There’s definitely a solid experience to be had here as it is. There’s already stuff to discover, surprises to be found. And with no expectations, and quite happy to just knock fruit out of trees and enjoy sunsets, it’s a real thrill to then find myself a dilapidated pirate ship I can try to patch up. You can see all that happening in 25 minutes of my playing the game, here:
I imagine there are some who are suffering from open-world explorer fatigue at this point, but I’m certainly not amongst them. It’s like my gaming birthdays have piled on top of one another – big, not wholly deadly worlds, where I can gently explore. “Walking Simulators” the wretched decry them. Walking Simulators I gratefully agree – what a lovely thing to add to our wonderful world of gaming.
And Salt, while currently limited in terms of its crafting options, has the potential to carve its own niche. The developers have already stated their intended direction for the project is to focus on adventuring and role-playing. Which they define, rather wonderfully, as “do awesome things to get nice loot, and feel good about yourself.”
Their immediate plans include adding the ability to build homes, allowing players ways to “settle”, and that will add a huge amount to Salt. A base to go back to, add to, a centre-point from which to begin expeditions and to return to when exhausted, will make a splendid difference. They of course also plan to add more island types, more wildlife and baddies, much more to craft and sail, and most importantly, fishing. They also throw in “quests and lore” at the end of their list, which opens up another whole world of potential.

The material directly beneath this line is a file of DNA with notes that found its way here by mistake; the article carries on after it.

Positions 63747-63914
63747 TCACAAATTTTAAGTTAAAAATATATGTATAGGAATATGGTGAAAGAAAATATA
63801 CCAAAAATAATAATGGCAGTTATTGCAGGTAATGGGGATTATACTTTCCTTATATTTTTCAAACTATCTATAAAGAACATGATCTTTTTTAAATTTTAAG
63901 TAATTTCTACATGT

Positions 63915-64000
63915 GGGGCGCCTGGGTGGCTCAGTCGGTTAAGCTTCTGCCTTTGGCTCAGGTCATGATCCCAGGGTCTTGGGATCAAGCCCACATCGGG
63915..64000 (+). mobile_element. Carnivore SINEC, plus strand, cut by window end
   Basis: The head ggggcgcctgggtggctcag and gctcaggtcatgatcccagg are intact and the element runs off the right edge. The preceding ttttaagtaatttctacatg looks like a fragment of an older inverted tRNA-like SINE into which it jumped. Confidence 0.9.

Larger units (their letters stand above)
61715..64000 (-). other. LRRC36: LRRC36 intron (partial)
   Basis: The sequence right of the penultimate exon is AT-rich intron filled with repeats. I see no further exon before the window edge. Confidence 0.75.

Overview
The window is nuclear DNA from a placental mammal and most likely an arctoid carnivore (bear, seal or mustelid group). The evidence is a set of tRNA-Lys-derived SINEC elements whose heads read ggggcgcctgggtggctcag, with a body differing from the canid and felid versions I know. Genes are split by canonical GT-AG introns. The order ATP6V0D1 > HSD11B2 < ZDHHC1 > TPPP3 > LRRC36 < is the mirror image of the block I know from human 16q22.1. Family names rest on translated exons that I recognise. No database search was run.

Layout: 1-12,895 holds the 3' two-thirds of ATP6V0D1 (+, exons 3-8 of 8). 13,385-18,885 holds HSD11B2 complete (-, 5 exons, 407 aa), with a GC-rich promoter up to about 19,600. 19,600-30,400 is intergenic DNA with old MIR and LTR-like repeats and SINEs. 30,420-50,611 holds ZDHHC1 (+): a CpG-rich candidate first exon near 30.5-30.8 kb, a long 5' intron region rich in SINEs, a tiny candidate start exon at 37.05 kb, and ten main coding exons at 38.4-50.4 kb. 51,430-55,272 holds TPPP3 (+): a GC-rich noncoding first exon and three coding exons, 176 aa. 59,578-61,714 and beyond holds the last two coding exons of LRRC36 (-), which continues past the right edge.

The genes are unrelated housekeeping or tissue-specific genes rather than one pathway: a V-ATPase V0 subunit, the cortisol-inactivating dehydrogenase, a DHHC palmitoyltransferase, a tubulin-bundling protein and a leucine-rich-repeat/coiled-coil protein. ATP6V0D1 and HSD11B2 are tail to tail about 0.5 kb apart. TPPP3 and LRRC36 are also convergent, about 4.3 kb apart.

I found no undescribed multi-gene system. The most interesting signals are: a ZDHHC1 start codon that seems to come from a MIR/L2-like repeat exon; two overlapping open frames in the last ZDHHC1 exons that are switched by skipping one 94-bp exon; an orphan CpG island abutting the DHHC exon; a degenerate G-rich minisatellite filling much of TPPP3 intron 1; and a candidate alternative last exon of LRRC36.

Right now, I’m really happy with what’s here, despite its earliness. The menus and crafting are currently dreadful, but I imagine we’ll see significant improvement there over time. A Java launcher for the Unity game means it’ll check for updates each time you launch, so you’ll have all the latest content. As it is, the world is just a pleasure to pootle about within.
Salt is available as a free limited trial version, or you can get the current version of the full game for £9.40/$15.